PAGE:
- U.S.Physicians spend nearly four times more on billing and related overhead each year ($82,975 vs $22,205) per physician than their Canadian counterparts, with U.S. medical practice staff spending over 20.6 hours per week on bureaucratic tasks, compared to just 2.5 hours per physician week under Canada/s single-payer program (Morra et al., “U.S.physicians practices vs Canadians,” Health Affairs, 8/11.)
- The nation’s five largest for-profit health insurers netted $11.7 billion in profits for 2010, up 51% from 2008, because medical costs grew more slowly than forecast, as insured patients skimped on medical care to avoid costly co-pays and deductables during the severe recession. UnitedHealthcare was the leader in profitability, taking in over $4.6 billion in profits, followed by WellPoint ($2.9 billion) and Aetna ($1.8 billion).
- CEOs at the nation’s five largest for-profit insurance companies garnered $55.4 million in compensation in 2010. The top paid was Cigna’s David Cordani ($15.2 million), followed by WellPoint’s Angela Braly ($13.5 million), United Healthcare’s Stephen Hemsley ($10.8 million), Aetna’s Mark Bertolini ($8.8 million), and Humana’s Michael McAllister ($6.1 million). (Executive Pay-Watch, AFL-CIO, 2011).
- The pharmaceutical industry spent $6.1 billion in 2010 to influence American doctors, and another $4 billion on direct to consumer advertising, according to IMS Health.
And then there’s hospice care:
- For-profit hospices are expanding rapidly and may be cherry-picking the most profitable patients, according to a recent study. The number of for-profit hospices increased from 725 in 2000 to 1,600 in 2007, while the number of nonprofit hospices remained stable at 1,205 in 2007. Overall, 52% of facilities are for profit, 35% are non-profit, and 13% are government owned.
- Hospice care is funded by Medicare on a per-diem basis, with a fixed rate ($143 in 2010) paid to providers for each day a patient is in a facility. Because the first and last days of care are more expensive, to provide, longer care generates higher profit. The study found that patients in for-profit facilities averaged a 20-day stay, compared to 16 days in nonprofit centers. (Your author has a question. In view of the fact that hospice care is designed to provide compassionate, painless death with dignity, what is the method of four days longer survival in the for-profit hospice?)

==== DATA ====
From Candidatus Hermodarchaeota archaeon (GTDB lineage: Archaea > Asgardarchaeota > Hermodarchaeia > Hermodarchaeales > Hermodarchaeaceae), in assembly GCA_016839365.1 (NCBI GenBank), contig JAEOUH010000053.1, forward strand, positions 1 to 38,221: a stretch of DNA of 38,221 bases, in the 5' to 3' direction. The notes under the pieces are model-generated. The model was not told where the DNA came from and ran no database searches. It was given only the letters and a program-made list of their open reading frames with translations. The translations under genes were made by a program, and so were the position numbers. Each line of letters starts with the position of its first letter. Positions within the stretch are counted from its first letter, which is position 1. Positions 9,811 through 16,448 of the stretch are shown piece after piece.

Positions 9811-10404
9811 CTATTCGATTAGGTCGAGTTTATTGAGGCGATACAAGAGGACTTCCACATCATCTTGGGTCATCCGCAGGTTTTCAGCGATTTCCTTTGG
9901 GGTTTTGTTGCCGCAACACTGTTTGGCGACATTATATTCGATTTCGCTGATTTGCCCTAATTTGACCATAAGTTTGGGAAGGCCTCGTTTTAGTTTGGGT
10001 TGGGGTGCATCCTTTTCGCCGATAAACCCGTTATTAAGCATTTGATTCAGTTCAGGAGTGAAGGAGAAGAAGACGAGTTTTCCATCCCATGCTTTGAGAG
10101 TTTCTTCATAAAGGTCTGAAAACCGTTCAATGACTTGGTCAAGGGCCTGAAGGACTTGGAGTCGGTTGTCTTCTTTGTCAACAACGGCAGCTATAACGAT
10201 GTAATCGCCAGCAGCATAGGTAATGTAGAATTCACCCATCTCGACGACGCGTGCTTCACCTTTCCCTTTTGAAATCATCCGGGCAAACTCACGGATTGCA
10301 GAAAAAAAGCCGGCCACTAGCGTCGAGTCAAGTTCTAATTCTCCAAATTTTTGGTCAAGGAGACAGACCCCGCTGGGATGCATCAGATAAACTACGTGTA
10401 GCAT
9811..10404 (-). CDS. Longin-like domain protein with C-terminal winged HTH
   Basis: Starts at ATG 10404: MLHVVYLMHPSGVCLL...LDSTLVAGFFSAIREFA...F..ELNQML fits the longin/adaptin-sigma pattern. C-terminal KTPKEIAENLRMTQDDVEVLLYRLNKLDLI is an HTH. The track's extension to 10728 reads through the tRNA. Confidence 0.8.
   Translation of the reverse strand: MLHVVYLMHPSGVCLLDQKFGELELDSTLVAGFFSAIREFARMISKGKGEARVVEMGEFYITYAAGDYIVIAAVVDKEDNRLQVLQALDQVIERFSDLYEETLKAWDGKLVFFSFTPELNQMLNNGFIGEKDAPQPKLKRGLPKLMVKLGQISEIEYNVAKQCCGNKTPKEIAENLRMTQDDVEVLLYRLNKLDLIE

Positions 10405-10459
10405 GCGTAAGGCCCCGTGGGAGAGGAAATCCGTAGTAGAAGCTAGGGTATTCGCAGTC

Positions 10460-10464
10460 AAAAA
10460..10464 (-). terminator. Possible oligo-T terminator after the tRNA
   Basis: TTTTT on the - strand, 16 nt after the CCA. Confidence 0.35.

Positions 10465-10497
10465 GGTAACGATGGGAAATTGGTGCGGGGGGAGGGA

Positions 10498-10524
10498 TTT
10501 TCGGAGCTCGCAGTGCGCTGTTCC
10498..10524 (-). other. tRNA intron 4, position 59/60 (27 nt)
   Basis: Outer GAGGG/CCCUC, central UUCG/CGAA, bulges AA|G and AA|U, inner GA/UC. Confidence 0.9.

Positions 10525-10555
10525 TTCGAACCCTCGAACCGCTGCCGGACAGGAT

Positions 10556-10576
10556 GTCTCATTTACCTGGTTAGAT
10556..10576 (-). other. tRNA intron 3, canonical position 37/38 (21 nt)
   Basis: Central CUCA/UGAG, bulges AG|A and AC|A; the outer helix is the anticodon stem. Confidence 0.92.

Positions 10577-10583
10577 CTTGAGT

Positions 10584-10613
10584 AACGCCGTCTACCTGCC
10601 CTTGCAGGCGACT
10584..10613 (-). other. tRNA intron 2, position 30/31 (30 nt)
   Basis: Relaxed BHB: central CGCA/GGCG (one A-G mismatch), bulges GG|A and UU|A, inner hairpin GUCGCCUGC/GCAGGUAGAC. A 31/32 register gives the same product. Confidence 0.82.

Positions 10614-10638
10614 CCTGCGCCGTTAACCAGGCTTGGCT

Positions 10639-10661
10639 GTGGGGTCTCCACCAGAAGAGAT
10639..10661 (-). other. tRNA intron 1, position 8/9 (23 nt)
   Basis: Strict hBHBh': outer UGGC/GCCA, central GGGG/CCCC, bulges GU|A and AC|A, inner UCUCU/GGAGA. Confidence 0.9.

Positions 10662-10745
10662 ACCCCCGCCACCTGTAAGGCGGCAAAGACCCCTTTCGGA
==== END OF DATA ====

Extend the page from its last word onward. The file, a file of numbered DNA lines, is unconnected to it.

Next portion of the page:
- Hospice care costs for nursing home patients jumped nearly 70% between 2005 and 2009, from $2.5 billion to $4.3 billion, while the number of hospice patients increased by only 40%, according to the Office of the Inspector General. Hospices with a large share of patients in nursing homes were typically for profit and appeared to seek out patients with certain characteristics associated with life expectancy and lower demand for care. The Medicare program paid for-profit hospices more for patients than it paid non-profit and government owned hospices in 2009. For profit hospices received about $12, 600 per patient while nonprofit and government entities received between $8,200 and $9,800 per beneficiary.
One bit of light is the California Medical Association’s resolution to legalize marijuana. A tiny bit of encouragement, but a very long way to go.
This old geezer can find nothing to relieve my depression regarding the future of health care in our fair country. The moral decay, the worship of wealth, and the lack of Christian charity appear to create a situation that worsens by the day.
I find no hope within either political party as both are whores to the corporate interests that dominate our society. The sole voices of hope that appear to reach the public in general come from the “99%” movement and Dylan Ratigan’s campaign for a constitutional amendment to do away with money in politics.
Unlike in Europe, where the populace has a basic understanding of the existing domestic situation, the average American appears to be entirely moved by nothing but the sloganeering of the political Right.
I cry for my country, and while asleep I hear in my dreams the mass gatherings of my youth singing, “Arise ye prisoners of starvation, arise thee wretched of the earth, for justice thunders condemnation, a better world’s in birth.”
[Dr. Stephen R. Keister lives in Erie, Pennsylvania. He is a retired physician who is active in health care reform and is a regular contributor to The Rag Blog. Read more articles by Dr. Stephen R. Keister on The Rag Blog]